Review: Ryedale Festival, Triple Concert, Castle Howard, July 12

WHAT a splendid idea: three fine concerts, performed three times, the audience all moving on during the intervals. This year’s Ryedale Festival is off to an auspicious start.

In Castle Howard’s Baroque-meets-Arts and Crafts chapel, young vocal group Echo, directed by Sarah Latto, gave a fittingly diverse potpourri of old and new sacred miniatures, with the odd improvisation thrown in. The group’s versatility, graceful musicality and the individuality of their voices yielded bright-eyed energy, which suited the space.

Under the central dome in the Great Hall, His Majestys Sagbutts & Cornetts took a Grand Tour of 16th and 17th-century music from England via Spain and Germany to Venice, interspersed with appropriate solos from organist William Whitehead.

The aural splendour, the bright, mesmerising tone, the relaxed virtuosity – and the occasional humour and rustic joyousness – produced by this long-established group were a delight.

It was a nice touch that all three concerts began with Purcell: a theme of this year’s festival. In the Long Gallery, the Elias Quartet enlarged this idea by continuing with Benjamin Britten’s prodigious Purcellian homage, his String Quartet No. 2. With deeply felt ebb and flow, the work’s thematic unity and inventive structure were made crystal clear. From the first movement’s relaxed opening gesture to the tumult of its reprise, through the second movement’s muted obsessiveness and the Chacony’s strongly characterised variations and consummately realised virtuoso cadenzas, it reached a tumultuous C major exultation. A performance to treasure.

Robert Gammon

Ryedale Festival, Orchestra of the Age of Enlightenment, Hovingham Hall, July 14

SUMMER seemed finally to have arrived on Sunday evening, as it somehow does whenever the Ryedale Festival returns. The Orchestra of the Age of Enlightenment (OAE) are old friends here and took to the old riding stables like a duck to water, revelling in its warm acoustic with an all-Bach programme.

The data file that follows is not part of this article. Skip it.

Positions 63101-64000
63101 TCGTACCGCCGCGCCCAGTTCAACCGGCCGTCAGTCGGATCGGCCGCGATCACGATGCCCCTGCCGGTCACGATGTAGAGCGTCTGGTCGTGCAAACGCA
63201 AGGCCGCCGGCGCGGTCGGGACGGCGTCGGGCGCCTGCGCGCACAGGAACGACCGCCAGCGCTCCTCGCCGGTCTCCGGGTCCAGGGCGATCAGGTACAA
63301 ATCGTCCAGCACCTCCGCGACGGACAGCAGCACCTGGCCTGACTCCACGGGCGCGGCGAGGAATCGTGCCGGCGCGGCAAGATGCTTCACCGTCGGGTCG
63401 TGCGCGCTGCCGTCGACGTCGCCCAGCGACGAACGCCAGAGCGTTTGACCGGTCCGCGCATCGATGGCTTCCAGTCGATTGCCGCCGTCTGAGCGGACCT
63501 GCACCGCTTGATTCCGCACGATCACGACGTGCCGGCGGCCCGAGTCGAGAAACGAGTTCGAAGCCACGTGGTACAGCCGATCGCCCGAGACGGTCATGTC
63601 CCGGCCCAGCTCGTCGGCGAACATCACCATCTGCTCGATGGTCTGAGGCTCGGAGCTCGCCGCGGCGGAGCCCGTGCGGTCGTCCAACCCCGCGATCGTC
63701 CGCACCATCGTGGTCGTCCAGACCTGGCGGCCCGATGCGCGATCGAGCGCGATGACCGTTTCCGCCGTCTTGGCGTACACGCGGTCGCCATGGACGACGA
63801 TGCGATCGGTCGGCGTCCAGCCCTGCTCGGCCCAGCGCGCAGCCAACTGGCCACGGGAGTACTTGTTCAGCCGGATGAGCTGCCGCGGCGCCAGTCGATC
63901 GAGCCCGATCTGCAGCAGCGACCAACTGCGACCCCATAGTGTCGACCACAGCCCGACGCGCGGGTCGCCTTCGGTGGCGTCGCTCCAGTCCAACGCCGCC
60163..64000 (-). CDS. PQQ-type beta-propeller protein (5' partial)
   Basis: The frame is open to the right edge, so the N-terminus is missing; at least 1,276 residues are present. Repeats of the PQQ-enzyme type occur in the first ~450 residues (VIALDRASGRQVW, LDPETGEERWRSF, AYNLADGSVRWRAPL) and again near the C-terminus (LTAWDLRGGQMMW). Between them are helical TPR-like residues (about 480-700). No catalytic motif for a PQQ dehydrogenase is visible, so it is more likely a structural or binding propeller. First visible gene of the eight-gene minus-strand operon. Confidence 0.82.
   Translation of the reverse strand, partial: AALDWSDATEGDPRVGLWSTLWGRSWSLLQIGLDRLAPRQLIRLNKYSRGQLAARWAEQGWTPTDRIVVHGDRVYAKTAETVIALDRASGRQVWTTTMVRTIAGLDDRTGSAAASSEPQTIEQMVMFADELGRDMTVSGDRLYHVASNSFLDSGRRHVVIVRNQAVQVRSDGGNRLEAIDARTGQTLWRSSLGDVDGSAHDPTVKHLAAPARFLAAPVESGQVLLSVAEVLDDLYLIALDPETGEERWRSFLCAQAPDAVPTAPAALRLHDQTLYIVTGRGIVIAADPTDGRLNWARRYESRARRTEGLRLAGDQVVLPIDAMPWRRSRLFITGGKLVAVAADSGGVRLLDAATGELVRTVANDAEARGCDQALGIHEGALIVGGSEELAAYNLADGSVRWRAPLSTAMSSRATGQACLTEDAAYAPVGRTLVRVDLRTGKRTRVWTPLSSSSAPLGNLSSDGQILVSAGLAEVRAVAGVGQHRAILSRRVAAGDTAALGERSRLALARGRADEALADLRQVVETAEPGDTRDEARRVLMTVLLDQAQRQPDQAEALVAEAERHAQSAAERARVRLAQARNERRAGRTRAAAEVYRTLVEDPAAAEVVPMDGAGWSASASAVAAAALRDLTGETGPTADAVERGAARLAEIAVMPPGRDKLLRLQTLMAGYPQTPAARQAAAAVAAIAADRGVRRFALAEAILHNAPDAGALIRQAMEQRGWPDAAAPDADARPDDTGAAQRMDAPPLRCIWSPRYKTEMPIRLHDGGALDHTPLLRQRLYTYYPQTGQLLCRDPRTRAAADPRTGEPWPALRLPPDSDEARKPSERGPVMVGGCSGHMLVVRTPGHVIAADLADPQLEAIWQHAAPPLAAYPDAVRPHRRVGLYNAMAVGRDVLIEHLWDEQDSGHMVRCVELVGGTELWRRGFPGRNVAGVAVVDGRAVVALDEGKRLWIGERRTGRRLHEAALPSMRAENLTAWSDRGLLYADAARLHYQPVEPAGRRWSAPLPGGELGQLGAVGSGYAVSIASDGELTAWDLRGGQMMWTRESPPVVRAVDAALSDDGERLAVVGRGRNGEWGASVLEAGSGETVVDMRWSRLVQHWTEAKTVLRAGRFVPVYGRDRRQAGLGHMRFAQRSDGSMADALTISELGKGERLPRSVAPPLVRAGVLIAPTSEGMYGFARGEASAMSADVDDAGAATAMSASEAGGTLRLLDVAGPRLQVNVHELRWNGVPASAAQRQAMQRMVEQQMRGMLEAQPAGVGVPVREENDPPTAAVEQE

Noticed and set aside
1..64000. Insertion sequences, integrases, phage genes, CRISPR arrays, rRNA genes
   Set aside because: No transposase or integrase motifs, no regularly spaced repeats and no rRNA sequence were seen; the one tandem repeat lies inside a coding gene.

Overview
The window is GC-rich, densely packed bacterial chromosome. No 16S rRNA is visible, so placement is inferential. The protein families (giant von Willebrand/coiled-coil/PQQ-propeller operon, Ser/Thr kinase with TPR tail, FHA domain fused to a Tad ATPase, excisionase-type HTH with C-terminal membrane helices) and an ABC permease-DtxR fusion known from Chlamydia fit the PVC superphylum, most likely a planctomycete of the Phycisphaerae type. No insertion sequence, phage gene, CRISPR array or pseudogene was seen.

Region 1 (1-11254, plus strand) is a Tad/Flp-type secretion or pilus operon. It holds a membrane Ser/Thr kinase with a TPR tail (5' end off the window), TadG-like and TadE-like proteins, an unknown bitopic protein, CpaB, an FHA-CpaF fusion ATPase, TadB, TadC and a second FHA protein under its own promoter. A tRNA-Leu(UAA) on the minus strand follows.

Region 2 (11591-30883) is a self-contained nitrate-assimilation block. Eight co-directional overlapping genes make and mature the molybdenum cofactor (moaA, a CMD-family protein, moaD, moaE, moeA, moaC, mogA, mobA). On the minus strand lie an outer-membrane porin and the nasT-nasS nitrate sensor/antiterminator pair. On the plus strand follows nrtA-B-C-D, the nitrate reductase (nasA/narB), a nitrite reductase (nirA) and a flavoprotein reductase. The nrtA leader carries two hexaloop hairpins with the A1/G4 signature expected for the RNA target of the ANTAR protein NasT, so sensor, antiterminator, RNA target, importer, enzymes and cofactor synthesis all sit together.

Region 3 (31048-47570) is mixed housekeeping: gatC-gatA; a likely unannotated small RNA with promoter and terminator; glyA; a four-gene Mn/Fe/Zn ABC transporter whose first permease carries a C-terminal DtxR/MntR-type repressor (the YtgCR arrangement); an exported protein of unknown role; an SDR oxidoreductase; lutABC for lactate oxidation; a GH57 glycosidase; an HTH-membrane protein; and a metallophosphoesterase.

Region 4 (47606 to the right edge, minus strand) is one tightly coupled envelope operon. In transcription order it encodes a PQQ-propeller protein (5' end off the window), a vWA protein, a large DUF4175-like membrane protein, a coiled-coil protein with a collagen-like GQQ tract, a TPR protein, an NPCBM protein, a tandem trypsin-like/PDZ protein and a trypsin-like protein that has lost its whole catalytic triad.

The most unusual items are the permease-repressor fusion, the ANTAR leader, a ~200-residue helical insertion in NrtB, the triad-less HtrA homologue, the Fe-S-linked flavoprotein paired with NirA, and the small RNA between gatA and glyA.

The First Orchestral Suite is in reality a triple concerto for two oboes and bassoon. OAE’s trio were at the top of their game, dancing their way through several minefields with gay abandon. In particular, the oboes’ ornamentation was superbly synchronised. Their bassoonist colleague subjected his natural virtuosity to their needs, listening acutely. The result was stunning.

The same combination was involved in the Sinfonia to Cantata, No 42, which sets a glorious evening scene, with throbbing chords under the gently undulating woodwinds. OAE played it lovingly enough to have us believe it to be one of Bach’s great undiscovered masterpieces.

OAE’s leader, Kati Debretzeni, was soloist in the Second Violin Concerto, shading her phrases beautifully even at high speed. She also found magical serenity in the Adagio.

The Double Violin Concerto, BWV 1043, with Margaret Faultless and Matthew Truscott leading in fine-spun dialogue, found the remaining players equally at ease with its unrelenting demands.

The Second Suite, essentially a flute concerto, enjoyed Lisa Beznosiuk’s nimble expertise. Her tempos were rapid – almost too much in the Badinerie – but right from the opening fugue, her colleagues remained cool, maintaining smooth, world-class ensemble. Martin Dreyer